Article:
Thursday, January 26, 2006

Mind Blowing

A young man was killed in a car accident today. I was called to the school to help council students. The best thing I could have done was to keep my mouth shut, let the students initiate any conversation, and saved any forms of teaching for another day. I was at perfect peace with this approach because of my faith in God.

In my opinion, the issues of death, hell, and God’s judgment are rarely Biblical and often inaccurate within the Church. Perhaps these issues are too controversial to talk about, intelligently. A few weeks ago I listed to a podcast interview with Brain McLaren. He said, “If most Christians would sit down for five minutes to think about hell, it would likely blow their mind.” He’s probably right. Hell is supposed to be everything God is not yet God is the one that makes the judgment to send them. Christian teachers explain it away saying: God loves you, God is just, God wants the best for you. These explanations bring little comfort or closure to the grieving heart. These questions often end here but if they continue they eventually will stump us then we leave it in the hands of faith. Basically, we stop the conversation by saying, “Please stop asking me uncomfortable questions and just believe what I am telling you.” Hell makes us uncomfortable therefore, we fail to think about what we teach, even if its not Biblical.

Hell did not cross my mind once today. I did not know the young man. I barely knew his sister from youth meetings. I doubt he was from a “church going home.” Maybe he was. But none of this concerned me. Why, one might ask. Because hell in none of my business. God is judge and his judgment is right. How am I to question God. If he sends this young man through heaven’s gates then his judgment is right and I am at peace. If he sends this young man to eternal damnation then his judgments right. My faith should still bring peace. Should it not?

Yet the fear of hell will likely lead many students into the baptisteries and confirmation classes to “get things right with God.” Would someone please tell me what that means? Would someone tell me how this is anything other than salvation by works? But more importantly, would someone tell me why Christian teachers, not only allow this, but tend to welcome these opportunities as “wake up calls?” The problem with fear is that it fades away, even the fear of hell. Their “decision” is to avoid hell, not to make Jesus Lord. The first steps of discipleship is self seeking, faithless, and will fade away in a matter of days. Why does the church tolerate this?

Hell was not on my mind today because I had a room full of students that needed to grieve. I was their to love them the best I knew how. Talks of salvation can come another day. And if that day doesn’t come, and they are killed in another car accident on the way home, then I’ll have to leave in the hands of God. If that makes people uncomfortable then I would suggest they sit down for five minutes to think about death, hell, and God’s right judgment. It might just blow their mind.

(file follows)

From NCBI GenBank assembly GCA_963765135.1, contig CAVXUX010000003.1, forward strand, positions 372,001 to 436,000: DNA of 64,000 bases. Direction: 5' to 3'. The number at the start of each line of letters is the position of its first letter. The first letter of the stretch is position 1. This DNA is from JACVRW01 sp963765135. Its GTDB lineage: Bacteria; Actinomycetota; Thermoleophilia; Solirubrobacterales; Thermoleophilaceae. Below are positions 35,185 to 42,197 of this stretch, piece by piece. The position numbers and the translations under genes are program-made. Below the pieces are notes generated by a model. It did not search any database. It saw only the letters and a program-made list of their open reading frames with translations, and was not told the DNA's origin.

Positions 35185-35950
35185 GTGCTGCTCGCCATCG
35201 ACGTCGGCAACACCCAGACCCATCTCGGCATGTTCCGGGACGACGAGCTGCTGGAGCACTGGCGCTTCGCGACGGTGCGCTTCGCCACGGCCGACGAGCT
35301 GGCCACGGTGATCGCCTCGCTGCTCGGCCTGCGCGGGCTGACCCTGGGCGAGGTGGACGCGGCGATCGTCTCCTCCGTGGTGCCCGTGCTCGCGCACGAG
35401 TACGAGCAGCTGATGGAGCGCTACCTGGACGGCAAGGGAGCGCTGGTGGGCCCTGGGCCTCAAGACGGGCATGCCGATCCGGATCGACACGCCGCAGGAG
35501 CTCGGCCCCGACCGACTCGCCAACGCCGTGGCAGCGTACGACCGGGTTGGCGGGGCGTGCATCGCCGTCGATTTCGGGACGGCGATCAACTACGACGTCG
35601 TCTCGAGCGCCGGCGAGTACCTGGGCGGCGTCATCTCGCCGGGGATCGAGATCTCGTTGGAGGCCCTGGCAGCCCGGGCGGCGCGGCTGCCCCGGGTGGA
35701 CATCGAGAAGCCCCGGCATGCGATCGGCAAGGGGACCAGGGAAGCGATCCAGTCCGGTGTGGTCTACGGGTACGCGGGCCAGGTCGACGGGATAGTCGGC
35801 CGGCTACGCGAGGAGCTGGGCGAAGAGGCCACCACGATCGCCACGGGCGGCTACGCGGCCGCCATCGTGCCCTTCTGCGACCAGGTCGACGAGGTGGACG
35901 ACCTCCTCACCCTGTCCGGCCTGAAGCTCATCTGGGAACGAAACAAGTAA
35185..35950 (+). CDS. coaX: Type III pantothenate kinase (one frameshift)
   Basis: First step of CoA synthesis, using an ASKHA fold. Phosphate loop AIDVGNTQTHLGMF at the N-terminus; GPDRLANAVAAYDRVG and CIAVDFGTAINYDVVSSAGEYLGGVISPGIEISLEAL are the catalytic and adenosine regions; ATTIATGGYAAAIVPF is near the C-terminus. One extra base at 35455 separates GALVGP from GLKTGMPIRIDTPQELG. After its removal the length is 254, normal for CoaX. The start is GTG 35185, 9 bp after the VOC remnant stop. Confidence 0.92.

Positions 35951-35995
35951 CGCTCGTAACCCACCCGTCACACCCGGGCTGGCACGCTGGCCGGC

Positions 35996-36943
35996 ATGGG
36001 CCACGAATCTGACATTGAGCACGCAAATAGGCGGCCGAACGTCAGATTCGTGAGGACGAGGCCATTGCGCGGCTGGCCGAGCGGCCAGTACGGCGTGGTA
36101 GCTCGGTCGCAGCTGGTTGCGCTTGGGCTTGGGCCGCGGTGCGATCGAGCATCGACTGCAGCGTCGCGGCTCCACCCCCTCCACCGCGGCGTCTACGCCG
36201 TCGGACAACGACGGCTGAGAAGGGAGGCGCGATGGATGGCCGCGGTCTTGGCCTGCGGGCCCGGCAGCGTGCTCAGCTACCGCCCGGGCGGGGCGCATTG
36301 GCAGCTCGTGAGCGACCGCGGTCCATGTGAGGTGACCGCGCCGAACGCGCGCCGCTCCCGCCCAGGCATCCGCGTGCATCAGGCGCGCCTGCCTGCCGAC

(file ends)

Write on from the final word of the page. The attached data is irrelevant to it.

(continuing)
Wednesday, January 25, 2006

eC Value #4

The forth and final commitment of the emergent Christian (eC) that I will consider is the commitment to one another.

To strengthen their shared faith, to encourage, and learn from one another, the eC places high value of interaction with other’s who share this commitment. This is done through respectful, sacred conversation between divers Christian friends. They identify themselves as members of a growing, global, non-exclusive friendship. They welcome others into this friendship as well. They bring what ever resources they have to enrich this shared faith.

The proof of this commitment is an annual pilgrimage to an emergent gathering; to give one another the gift of their presence whenever possible. They publicly identify with emergent where appropriate and to represent emergent well. They seek to be positive and constructive in caring for the emergent friendship. They host gatherings, network people, recommend good books and other resources, and perform other tasks for emergent type events. They stay informed about emergent locally and globally via the internet.

The eC is personified by valuing others. They seek peace not debate. They try to learn instead of passing judgment. Their joy is in their fellowship between God and God’s people. Yet at this point my detectors of suspicion come up. My studies have strictly dealt with commitment between Christians. Does the eC draw a line that faith forbids a friendship to progress? Or maybe my thinking is tied to an imaginary line that God doesn’t expect me to draw. Salvation is in the hands of God alone, therefore, should friendship be limited to salvation? Because a man is down a wrong spiritual path does that forbid me to seek his friendship? Do I treat this man as an agent of the Devil or embrass the fact that I am an agent of Christ and through the bond of friendship, Christ will be reviled?

It is not man that causes me to fall short of God’s glory; it’s sin, the sin within me, the sin I control. Can a man’s thinking pull me away from God unless I will it? I think not. Perhaps the eC best lives out the Bible verse that most already know, “For God so loved the world that he gave his only son (John 3:16).” If God loved the world so must I and if God sacrificially gave the world a piece of himself, so must I.

Tuesday, January 24, 2006

eC Value #3

The third value of the eC is a commitment to God’s World.

Once again, I refer to as the basis of this value. A term that is often used in the eC circles is “missional.” From what I have learned, the eC believes they have mission from God and they will go unto the world to do accomplish this mission. They are not isolated from the world but embrace the fact that they are apart of it. They seek to pass the faith to their own generation and to the next. They see the church as a benefit to the world at large. Therefore, they do not seek to be blessed to the exclusion of everyone else but rather the benefit of everyone else. They see the earth and all it contains as God’s beloved creation, and so join God in seeking its good, healing, and blessing.